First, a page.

- Collateral : Collateral is something tangible of value that the buyer agrees to place in holding for the seller’s benefit if the agreement defaults.
- Down payment : Down payments are a tool that sellers use to reduce their risk when entering into land contracts.
- Balloon payment : Balloon payments are similar to a down payment, but instead of falling initially, they fall at the end of the payment series.
- Interest : A seller’s advantage is to collect interest payments from the buyer, so the rate should be negotiated carefully.
- Costs : Determine whether the buyer or seller is responsible for mortgage notes , liens, insurance, property taxes, and more before signing on the dotted line.
You may need to include more specific provisions in your land contracts later. However, real estate lawyers can assist you in that aspect while drafting an agreement that resonates with the original intent.
Do Land Contracts Need to Be Recorded?
Land contracts don’t need to be recorded, unlike property deeds, conveyances, and warranties. Instead, they’re reserved for the private use of a buyer and seller. If a dispute or issue arises, the land contract is the standard by which decisions are made in negotiations, mediation, or civil court.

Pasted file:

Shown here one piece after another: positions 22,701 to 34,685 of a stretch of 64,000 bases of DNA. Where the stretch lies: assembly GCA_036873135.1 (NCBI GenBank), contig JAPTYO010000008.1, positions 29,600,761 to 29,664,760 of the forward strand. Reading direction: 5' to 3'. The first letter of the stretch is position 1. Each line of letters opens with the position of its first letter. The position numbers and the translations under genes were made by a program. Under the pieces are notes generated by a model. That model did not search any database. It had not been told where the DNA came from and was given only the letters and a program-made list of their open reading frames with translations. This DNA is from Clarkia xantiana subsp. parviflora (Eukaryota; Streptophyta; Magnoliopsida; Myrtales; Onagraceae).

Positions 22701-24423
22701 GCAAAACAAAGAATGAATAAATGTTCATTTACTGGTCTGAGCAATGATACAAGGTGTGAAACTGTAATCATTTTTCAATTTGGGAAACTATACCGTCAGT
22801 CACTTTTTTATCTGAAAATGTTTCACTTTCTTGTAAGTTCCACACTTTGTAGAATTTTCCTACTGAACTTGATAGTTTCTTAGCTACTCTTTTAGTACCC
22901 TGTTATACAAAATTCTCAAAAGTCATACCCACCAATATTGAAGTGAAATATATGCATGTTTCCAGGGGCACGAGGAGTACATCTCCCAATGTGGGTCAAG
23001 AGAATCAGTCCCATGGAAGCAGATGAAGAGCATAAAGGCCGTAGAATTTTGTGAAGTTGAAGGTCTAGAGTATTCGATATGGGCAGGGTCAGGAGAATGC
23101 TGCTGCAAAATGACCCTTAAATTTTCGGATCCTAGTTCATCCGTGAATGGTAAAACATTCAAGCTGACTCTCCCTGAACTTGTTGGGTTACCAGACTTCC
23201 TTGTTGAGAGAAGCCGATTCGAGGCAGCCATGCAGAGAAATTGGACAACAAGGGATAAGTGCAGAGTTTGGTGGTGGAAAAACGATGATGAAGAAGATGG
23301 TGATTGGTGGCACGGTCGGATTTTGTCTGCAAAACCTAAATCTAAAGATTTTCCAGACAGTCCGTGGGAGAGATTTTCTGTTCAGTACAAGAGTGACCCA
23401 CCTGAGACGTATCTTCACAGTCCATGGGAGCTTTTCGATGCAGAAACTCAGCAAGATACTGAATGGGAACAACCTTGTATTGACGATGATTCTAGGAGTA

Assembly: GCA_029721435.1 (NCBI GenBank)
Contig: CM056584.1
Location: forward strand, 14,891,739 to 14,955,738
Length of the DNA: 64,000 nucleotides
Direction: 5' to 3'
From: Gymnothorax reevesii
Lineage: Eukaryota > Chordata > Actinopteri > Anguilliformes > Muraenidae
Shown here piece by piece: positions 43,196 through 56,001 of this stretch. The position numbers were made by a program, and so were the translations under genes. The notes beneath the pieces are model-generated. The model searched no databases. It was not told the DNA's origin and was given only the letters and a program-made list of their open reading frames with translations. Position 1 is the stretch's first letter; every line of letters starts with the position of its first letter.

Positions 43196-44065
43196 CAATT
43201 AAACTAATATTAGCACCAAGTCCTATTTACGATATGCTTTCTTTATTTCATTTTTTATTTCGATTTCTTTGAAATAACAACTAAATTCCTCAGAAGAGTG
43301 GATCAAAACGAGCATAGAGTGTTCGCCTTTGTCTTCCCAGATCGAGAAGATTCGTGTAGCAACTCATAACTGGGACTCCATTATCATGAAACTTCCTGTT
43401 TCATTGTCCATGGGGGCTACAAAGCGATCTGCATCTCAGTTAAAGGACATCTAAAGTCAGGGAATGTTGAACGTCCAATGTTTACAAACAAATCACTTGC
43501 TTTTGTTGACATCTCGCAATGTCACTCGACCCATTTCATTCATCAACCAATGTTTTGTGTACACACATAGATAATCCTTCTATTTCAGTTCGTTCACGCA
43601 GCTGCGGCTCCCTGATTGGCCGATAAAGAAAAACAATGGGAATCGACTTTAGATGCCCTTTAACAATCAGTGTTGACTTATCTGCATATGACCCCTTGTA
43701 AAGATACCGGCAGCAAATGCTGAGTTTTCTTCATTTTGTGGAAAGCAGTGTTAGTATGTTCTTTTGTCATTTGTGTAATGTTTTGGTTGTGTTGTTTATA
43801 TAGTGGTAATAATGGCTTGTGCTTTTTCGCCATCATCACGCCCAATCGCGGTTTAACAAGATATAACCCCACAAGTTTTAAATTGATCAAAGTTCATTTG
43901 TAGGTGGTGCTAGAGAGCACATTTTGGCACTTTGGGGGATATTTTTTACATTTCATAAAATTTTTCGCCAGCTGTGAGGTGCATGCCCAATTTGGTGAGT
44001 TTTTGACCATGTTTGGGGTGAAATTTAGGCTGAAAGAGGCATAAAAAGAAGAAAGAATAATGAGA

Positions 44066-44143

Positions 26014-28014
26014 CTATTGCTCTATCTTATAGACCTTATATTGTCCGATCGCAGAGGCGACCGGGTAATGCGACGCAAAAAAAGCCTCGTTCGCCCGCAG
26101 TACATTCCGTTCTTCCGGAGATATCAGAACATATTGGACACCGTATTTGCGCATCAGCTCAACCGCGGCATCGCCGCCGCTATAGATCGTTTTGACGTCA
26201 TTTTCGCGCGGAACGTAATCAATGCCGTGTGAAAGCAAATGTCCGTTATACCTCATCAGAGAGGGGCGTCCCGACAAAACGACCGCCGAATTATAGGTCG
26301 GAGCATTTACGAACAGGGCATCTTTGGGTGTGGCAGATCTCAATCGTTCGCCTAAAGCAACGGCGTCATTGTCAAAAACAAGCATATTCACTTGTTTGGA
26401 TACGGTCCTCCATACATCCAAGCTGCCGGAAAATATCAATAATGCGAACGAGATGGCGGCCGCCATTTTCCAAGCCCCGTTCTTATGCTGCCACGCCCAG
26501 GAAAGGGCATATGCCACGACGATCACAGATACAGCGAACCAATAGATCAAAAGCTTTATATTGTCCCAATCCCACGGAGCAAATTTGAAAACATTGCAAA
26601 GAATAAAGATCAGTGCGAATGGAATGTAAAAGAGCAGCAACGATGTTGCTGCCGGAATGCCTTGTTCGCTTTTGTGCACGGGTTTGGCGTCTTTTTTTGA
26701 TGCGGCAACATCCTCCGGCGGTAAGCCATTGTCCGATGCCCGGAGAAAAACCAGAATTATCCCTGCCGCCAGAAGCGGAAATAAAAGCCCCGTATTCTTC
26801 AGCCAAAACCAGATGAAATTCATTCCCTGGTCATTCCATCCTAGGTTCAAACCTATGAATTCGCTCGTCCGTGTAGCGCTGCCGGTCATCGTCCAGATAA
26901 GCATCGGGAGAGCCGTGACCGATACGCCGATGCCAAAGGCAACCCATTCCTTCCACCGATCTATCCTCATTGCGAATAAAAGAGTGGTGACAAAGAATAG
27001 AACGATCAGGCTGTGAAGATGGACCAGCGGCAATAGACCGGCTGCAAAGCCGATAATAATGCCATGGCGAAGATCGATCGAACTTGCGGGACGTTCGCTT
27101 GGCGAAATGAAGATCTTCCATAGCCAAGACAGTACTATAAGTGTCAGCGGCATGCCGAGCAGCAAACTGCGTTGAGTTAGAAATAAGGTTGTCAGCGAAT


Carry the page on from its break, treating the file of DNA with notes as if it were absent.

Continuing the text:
What Happens When Land Contracts Are Paid In Full?
The seller transfers the property deed to the buyer when land contracts are paid in full. They complete the process by filing the necessary legal documents with the County Clerk and Recorder’s Office in which the property is situated. The County Clerk will record the new ownership information. The buyer then becomes legally and financially responsible for the property.
This web page also discusses land contracts.
Disadvantages of Land Contracts
The most significant disadvantage of land contracts is that there’s no transfer of ownership until paid in full. Due to the land contract structure, the seller generally retains the title. However, they are still liable for property issues as they arise. Ensure that you carefully choose your buyers when entering into a land contract.
Another drawback is that the buyer doesn’t build their credit history under land contracts since sellers don’t report to major bureaus. Property is likely the biggest asset one will ever purchase. Buyers may want to receive credit for their timely payments since it can affect their financial future.
Other Pros and Cons of Land Contracts